Appose vs. Oppose: 

Appose is a verb that refers to placing objects close to or on top of each other: "The clock and the painting were apposed on the wall." Oppose is a verb that means you are against something or do not agree with it: "I am opposed to your suggestion that cricket is better than hockey."

Appraise vs. Apprise: 

Appraise is a verb that means to estimate or give value to something: "The real estate agent appraised the house at $1.2 million." Apprise is a verb meaning to inform or give notice to someone: "I will apprise you of my status as soon as you return."

Arrant vs. Errant: 

Arrant is an adjective meaning complete, utter, or thorough: "The arrant thief was not to be trusted." Errant is an adjective that is similar to wandering: "The errant entertainer never stayed more than two nights in a given town."

As soon vs. Assume: 

As soon is a phrase that implies not now but after something else: "We can get ice cream as soon as you clean your room." Assume is a verb that means to form a generalization or theory about something or to take control of something: "I'm going to assume you were on time for your shift today" or "I'm going to assume power over the country."

Ascent vs. Assent: 

Ascent is a noun that refers to going up or advancing from an original position: "I watched the balloon's ascent into the sky." Assent is a noun that means agreement: "We need to reach assent on how to do this project."

Assemble vs. Ensemble: 

Assemble is a verb that means to put or gather pieces together to make a whole: "We need to assemble this toy train." Ensemble is a noun that means a collaboration of complementary units that together create a particular look: "I love your outfit. What a beautiful ensemble!''

Assure vs. Ensure vs. Insure: 

Assure is a verb that means to inform or tell positively: "He assured his father that everything was okay." Ensure is a verb that means to make sure or certain: "Please ensure you are not busy tomorrow morning." Insure is a verb that means to guarantee against loss or harm: "The company insures my car for $80 a month."

Aural vs. Oral: 

Aural is an adjective that means heard by the ear: "The dentist flinched at the aural assault from the screaming patient." Oral is an adjective that means communicated by voice: "We have an oral exam tomorrow in which we answer questions from the professor."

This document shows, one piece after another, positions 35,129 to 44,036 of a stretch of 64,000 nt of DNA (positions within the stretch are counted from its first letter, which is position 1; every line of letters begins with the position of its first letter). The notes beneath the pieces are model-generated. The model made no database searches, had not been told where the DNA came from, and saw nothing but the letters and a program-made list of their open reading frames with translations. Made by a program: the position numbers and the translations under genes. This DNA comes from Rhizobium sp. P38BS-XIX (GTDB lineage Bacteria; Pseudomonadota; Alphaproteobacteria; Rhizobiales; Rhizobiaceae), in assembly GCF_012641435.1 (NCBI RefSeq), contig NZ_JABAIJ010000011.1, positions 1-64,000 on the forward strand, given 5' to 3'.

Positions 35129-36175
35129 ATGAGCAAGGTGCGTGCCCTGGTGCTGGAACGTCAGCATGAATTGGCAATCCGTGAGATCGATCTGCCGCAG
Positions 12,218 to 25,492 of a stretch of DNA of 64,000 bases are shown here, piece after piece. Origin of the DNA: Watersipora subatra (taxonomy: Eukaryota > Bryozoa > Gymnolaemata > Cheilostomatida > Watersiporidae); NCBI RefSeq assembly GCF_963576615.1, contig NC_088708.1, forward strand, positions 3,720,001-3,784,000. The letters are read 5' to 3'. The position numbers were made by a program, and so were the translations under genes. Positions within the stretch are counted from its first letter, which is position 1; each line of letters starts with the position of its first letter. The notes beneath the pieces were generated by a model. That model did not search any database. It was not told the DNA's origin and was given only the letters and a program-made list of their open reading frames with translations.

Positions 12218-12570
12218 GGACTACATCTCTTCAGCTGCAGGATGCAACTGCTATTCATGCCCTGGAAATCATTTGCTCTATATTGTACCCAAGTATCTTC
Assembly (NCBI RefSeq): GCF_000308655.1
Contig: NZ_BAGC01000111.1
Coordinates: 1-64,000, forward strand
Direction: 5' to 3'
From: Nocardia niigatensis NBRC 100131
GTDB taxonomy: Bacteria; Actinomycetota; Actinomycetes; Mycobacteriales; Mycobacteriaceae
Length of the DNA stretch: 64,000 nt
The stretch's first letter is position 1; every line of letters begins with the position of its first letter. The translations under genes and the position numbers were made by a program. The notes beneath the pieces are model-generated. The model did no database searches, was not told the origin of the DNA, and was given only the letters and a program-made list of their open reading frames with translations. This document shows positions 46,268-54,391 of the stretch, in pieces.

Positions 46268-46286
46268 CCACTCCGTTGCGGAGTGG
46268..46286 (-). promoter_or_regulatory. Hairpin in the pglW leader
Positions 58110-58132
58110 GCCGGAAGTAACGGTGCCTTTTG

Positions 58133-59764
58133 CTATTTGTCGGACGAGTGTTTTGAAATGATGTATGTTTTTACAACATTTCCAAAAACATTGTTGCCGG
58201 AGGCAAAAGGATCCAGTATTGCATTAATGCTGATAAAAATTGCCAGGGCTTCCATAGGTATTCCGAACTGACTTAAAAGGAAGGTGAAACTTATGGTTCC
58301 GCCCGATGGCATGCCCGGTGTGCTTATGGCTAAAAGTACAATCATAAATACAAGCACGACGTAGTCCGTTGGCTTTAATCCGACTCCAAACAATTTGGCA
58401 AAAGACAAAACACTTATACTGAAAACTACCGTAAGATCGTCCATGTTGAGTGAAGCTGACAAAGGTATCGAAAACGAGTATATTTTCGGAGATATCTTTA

Awaken vs. Awoken: 

Awaken is a present-tense verb meaning to rouse from sleep: "We must awaken the dragon." Awoken is the past-tense form of the same verb: "The dragon has awoken."


Bail vs. Bale: 

Bail is a noun that refers to money given by someone in order to release another person from incarceration: "If you pay my bail, I'll be able to get out of here." Bale is a noun that means a tightly wrapped package of a finished product: "Go put the hay into bales so we can stack them in the truck."

Bait vs. Bate: 

Bait is a verb meaning to entice something toward something else: "We baited the fish by putting a worm on the hook." It can also be used as a noun to refer to the item used to entice or lure something: "We used a worm as bait." Bate is an adjective meaning held in suspense or anticipation: "I waited patiently with bated breath."

Ball vs. Bawl: 

Ball is a noun that refers to a spherical object often used in sports and games: "For bowling, you need a heavy ball with three finger holes." Bawl is a verb that refers to crying heavily: "When she left for the army, her husband fell to his knees and started to bawl."

Balmy vs. Barmy: 

Balmy is an adjective that means warm but still pleasant: "It's balmy outside today." Barmy is an adjective that refers to something unwise, irrational, or foolish: "Your resolution to eat an entire pizza by yourself is absolutely barmy!"

Bare vs. Bear: 

Bare is an adjective that means without cover or clothing: "He wore bright green swimming trunks, and his chest was bare." Bear is a verb that means to hold up, support, or tolerate, and it is also a noun that refers to an animal: "The grizzly bear cannot bear to be without her cubs."

Bazaar vs. Bizarre: 

Bazaar is a noun that means an outdoor marketplace: "Let's take a trip to the bazaar for fresh fruit." Bizarre is an adjective that means something weird, unique, out of place, or unexpected: "That ice storm in July was bizarre."

Belief vs. Believe: 

Belief is a noun that means to have trust or faith in the properties of something: "He held a firm belief that he was right and she was wrong." Believe is a verb that means to hold faith or trust in something, such as a religion or a theory. "Do you believe in Santa Claus?"

Berth vs. Birth: